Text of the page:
Posted by Anietie Akpan, Calabar | 2 July 2019 | 830 times
Cross River State Governor Ben Ayade has threatened to stop all federal projects in the state, alleging total neglect by the Niger Delta Development Commission (NDDC).
According to a statement from the Governor’s Office, Ayade issued the threat at weekend in Calabar when the management of the commission, led by its Acting Managing Director, Prof. Nelson Brambaifa, paid him a courtesy call.
He said that very little had been achieved by way of development under the current masterplan.
He said: “As governor, I have the superintending and overriding power over the land in Cross River which I hold in trust for the people. Therefore, by the provisions of the law, I have the powers to stop any project in this state.
“As I speak, I’m not aware of nor have I received any official letter inviting me and my colleagues for a meeting.”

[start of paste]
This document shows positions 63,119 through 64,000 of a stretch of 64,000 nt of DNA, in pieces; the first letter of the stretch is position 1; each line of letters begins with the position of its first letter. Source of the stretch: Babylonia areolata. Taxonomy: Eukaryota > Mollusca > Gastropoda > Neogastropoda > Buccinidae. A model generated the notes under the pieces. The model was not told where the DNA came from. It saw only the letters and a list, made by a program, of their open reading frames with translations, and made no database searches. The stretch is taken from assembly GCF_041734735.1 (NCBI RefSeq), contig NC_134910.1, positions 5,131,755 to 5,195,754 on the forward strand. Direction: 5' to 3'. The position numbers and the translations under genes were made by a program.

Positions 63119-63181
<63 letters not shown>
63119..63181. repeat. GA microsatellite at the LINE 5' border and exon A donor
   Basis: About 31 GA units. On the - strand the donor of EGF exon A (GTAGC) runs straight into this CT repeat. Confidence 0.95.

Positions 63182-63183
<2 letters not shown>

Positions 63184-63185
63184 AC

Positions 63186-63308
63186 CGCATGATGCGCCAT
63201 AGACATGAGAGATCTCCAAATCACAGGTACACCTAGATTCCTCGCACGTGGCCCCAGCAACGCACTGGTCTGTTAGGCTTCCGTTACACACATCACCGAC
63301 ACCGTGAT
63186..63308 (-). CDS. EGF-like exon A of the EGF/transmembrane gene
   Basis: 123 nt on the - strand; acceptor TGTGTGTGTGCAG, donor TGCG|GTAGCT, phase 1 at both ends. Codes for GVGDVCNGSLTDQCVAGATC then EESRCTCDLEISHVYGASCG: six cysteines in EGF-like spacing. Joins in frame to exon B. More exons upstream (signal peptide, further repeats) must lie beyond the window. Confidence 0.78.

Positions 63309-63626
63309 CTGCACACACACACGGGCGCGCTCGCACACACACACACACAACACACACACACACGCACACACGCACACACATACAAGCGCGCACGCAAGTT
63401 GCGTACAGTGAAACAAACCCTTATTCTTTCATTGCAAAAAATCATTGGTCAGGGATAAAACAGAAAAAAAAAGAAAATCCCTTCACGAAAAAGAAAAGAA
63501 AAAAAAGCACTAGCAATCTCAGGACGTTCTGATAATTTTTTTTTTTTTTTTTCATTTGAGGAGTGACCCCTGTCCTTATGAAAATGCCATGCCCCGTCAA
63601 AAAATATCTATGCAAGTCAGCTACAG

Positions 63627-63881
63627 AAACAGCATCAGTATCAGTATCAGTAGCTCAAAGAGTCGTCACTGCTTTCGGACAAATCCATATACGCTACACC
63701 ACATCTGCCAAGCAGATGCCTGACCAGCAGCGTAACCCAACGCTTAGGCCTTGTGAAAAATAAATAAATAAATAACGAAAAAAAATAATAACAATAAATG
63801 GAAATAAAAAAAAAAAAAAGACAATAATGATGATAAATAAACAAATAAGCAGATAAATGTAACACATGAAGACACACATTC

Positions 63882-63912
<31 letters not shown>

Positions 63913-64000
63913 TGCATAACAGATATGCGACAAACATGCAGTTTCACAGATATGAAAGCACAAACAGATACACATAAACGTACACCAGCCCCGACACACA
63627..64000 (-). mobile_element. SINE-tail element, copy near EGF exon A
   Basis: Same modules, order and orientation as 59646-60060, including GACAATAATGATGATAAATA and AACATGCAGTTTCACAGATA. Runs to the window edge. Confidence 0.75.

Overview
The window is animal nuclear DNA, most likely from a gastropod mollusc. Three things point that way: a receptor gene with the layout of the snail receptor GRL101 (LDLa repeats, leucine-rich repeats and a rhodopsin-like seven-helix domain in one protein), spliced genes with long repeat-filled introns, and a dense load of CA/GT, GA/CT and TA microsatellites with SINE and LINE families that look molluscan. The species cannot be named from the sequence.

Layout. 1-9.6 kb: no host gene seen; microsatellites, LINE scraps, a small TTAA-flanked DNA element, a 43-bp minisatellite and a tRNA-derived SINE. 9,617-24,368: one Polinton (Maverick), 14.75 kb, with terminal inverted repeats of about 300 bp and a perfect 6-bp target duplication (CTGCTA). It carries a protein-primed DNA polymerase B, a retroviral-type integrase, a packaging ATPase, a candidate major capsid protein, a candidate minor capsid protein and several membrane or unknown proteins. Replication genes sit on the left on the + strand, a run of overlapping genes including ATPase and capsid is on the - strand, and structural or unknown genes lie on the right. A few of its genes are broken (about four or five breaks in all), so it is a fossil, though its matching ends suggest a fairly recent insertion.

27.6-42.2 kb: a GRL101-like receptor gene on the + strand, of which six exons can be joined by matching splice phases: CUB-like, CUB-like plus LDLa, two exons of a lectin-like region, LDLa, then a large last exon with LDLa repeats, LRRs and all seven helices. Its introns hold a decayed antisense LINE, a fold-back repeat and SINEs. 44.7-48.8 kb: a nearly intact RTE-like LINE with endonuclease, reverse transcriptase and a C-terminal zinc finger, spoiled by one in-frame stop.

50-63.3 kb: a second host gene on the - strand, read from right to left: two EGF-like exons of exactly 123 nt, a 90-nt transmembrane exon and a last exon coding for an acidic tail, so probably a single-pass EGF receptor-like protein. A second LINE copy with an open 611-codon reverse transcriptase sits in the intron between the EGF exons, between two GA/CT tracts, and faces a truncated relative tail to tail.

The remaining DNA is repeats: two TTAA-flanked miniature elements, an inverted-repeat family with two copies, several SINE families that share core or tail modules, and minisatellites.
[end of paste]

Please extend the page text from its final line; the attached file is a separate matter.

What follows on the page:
Besides, he decried the treatment of Cross River State by the commission, saying the story of the state “has been that of melancholy. We have been reduced to want in body, soul and spirit.
“In NDDC, it is the states that have more money that are allocated bigger projects. It is not African. It is inhuman and inconsistent with the core principles of Kantianism that I know. In all honesty, we have structured a society for aggressive rebellion.
“It is so sad that at the height of kidnapping and all the criminalities in the Niger Delta, Operation Delta Safe was mobilised to all the states except Cross River. So, all the militants now found Cross River a safe haven. This once peaceful, beautiful state suddenly became safe haven for militants and kidnappers to inhabit and distort our complete sight. So, as a government, we now place premium on oil over blood. Africa has never shown this kind of disdain to a weaker brother.”
Ayade said that the current masterplan had not been implemented in truth, kind, actions and in words, adding, therefore, that there is need for a major review of the master-plan to reflect the realities and the needs of the states. (The Guardian)
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